Smiling volunteer accepting canned food at a shelter.
Charities vary in size, cause, and level of commitment, and they can always use donations and volunteers. But how will getting involved affect your business? — Getty Images/ SDI Productions

In an ideal world, donating to charity is something virtually all businesses would like to do. In reality, however, donating to charity is not so straightforward. There are financial constraints, tax implications, and other things to consider when planning your charitable contributions. Here are some of the pros and cons of giving back as a business.

[Read more: 5 Small Business Owners on How They Give Back to Their Communities]

Pros and cons to donating to charities as a business

Pro: Giving back boosts employee morale.

Employees want — and even expect — the companies for which they work to give back philanthropically. In a survey by Fidelity Investments, 66% of those polled said it’s important for companies to support different causes. And, among millennials, 75% said it was important that their employer had a charitable contribution matching program. Other studies have shown measurable increases in motivation and productivity among employees who work at companies with volunteer programs and charitable giving initiatives.

Employees want to feel good about going to work. One of the easiest ways to create that goodwill is to support causes, organizations, and volunteer efforts about which your team cares.

Con: It can become a distraction.

Many small business owners feel there’s not enough time in the day nor resources to dedicate to volunteering or charitable donations. For smaller teams, it’s important to weigh the level of impact donating to a charity can have against the time, money, and decision-making that will go into a project with no direct benefit to your bottom line.

Pro: There are tax deductions for charitable giving.

The IRS permits businesses to deduct charitable donations from their federal tax returns, as long as the recipient organization is approved as a tax-exempt organization. You can search for an organization's eligibility to receive tax-deductible charitable contributions using the IRS’s Tax Exempt Organization Search Tool. You may be able to deduct up to 60% of your adjusted gross income via charitable donations, a great way to lower your tax burden each year.

People's perception is that brands that sacrifice relatively more of their earnings seem more generous.

Elizabeth A. Keenan, assistant professor of business administration, Harvard Business School

Con: It may cause burdensome record-keeping.

If you do decide to make a donation for the tax deduction benefits, keep in mind you’ll have to keep detailed paperwork to verify your donation with the IRS. For monetary donations, save your bank statement, credit card statement, and a receipt from the charity that shows the date, amount, and name of the organization. For cash or property donations over $250, the IRS will ask to see a written letter of acknowledgment from the charity. There are other rules for donations higher than $500; make sure you consult a CPA ahead of time.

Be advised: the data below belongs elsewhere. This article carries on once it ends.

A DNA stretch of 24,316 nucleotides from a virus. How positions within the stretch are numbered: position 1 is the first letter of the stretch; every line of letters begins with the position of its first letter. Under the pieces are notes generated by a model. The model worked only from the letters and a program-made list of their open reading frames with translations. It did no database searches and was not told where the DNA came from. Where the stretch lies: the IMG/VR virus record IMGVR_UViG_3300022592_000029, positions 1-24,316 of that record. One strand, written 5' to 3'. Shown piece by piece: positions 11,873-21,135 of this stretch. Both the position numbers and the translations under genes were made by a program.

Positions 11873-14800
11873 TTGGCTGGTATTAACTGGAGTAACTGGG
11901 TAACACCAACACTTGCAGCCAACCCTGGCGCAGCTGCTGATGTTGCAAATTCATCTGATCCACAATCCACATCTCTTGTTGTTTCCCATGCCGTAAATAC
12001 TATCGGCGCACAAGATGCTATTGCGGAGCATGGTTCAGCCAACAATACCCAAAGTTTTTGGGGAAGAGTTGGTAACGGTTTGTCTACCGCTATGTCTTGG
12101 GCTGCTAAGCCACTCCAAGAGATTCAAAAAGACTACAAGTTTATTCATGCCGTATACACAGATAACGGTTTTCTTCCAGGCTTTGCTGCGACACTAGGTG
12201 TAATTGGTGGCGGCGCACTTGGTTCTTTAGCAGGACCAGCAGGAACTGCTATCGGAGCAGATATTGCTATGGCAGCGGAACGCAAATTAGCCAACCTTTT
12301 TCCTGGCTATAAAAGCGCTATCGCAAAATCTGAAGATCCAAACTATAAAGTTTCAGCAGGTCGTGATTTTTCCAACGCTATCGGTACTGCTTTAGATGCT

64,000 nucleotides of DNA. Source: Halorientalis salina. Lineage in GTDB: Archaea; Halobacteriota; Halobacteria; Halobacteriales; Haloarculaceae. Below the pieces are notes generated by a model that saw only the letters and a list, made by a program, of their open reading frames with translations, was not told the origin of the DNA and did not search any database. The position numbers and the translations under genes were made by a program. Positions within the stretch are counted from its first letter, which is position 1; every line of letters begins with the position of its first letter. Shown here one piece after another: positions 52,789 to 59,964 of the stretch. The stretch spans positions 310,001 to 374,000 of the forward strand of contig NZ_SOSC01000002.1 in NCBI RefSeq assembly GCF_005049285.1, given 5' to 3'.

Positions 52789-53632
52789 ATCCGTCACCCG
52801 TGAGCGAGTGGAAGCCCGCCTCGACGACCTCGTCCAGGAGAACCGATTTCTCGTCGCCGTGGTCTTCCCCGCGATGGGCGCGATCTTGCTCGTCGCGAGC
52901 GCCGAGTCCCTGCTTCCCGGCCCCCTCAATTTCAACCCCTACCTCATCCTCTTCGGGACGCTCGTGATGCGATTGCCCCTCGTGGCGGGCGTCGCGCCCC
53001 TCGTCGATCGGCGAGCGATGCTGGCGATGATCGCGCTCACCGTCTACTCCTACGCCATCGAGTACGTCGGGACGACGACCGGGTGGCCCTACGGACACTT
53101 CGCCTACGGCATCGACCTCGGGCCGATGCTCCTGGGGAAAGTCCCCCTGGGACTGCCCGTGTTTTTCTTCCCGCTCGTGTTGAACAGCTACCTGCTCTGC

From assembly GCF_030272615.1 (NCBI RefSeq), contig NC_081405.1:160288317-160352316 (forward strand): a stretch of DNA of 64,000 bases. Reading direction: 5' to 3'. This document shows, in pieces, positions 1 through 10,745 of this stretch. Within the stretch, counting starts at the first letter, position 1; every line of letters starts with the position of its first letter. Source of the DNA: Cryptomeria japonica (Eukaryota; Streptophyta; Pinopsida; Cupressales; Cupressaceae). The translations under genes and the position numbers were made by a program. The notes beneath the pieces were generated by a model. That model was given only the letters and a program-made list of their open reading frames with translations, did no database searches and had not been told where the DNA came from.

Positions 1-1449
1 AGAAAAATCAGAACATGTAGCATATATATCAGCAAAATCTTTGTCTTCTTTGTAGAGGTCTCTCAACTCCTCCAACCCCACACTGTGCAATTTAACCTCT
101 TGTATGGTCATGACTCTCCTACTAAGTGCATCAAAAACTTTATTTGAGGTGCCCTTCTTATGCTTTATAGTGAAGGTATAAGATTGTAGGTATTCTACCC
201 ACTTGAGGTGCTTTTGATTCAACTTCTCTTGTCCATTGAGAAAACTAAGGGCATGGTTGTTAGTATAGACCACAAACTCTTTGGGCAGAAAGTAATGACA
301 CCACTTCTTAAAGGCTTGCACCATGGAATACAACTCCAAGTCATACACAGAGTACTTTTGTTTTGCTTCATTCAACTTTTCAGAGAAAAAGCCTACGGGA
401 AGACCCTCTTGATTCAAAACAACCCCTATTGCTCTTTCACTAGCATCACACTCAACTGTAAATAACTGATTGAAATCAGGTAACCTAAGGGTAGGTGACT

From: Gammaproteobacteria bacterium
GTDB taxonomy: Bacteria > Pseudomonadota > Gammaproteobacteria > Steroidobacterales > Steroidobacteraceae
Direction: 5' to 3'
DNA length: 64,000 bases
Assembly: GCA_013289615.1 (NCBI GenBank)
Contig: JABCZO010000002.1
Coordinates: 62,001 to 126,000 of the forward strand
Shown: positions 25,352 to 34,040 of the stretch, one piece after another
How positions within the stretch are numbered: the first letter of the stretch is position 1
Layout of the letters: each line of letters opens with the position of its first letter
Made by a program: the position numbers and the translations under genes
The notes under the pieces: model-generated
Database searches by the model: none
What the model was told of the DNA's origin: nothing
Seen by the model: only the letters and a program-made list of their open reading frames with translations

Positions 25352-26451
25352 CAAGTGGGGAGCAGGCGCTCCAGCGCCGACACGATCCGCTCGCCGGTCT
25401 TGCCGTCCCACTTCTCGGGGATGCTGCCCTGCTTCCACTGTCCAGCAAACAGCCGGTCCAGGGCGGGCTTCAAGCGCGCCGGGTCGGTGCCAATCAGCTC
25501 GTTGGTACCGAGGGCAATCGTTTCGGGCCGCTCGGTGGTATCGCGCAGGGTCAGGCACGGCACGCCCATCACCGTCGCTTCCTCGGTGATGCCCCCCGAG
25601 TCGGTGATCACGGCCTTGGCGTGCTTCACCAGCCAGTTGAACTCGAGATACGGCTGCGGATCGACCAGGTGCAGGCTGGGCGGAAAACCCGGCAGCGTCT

Pro: You can earn goodwill with customers.

Gen Z and millennial consumers, in particular, pay close attention to the charitable contributions and ethos of the brands from which they purchase. Positive social and environmental impact plays a big role in their purchase decisions and brand loyalty.

Earning goodwill for charitable donations isn’t as straightforward as it used to be, however. A study found that consumers focus less on the total amount a company has donated, and more on how the amount of the donation relates proportionally to its earnings.

“People's perception is that brands that sacrifice relatively more of their earnings seem more generous,” said Elizabeth Keenan, assistant professor of business administration at Harvard Business School. “There's some goodwill associated with that type of generosity and therefore, people are more likely to prefer those brands over others.”

Essentially, customers want to know: When they buy from your business, are you using that revenue for good?

Con: You risk looking self-serving.

Telling customers about your charitable efforts comes with the risk that your brand is too self-promotional. Consumers know when you aren’t donating to a charity out of generosity; if your gift seems insincere, it can damage your brand reputation rather than improve it. Communicate your donation with care, and choose a charity to support that aligns with your mission and values in an authentic, natural way.

[Read more: How to Choose the Right Charity for Your Business]

CO— aims to bring you inspiration from leading respected experts. However, before making any business decision, you should consult a professional who can advise you based on your individual situation.

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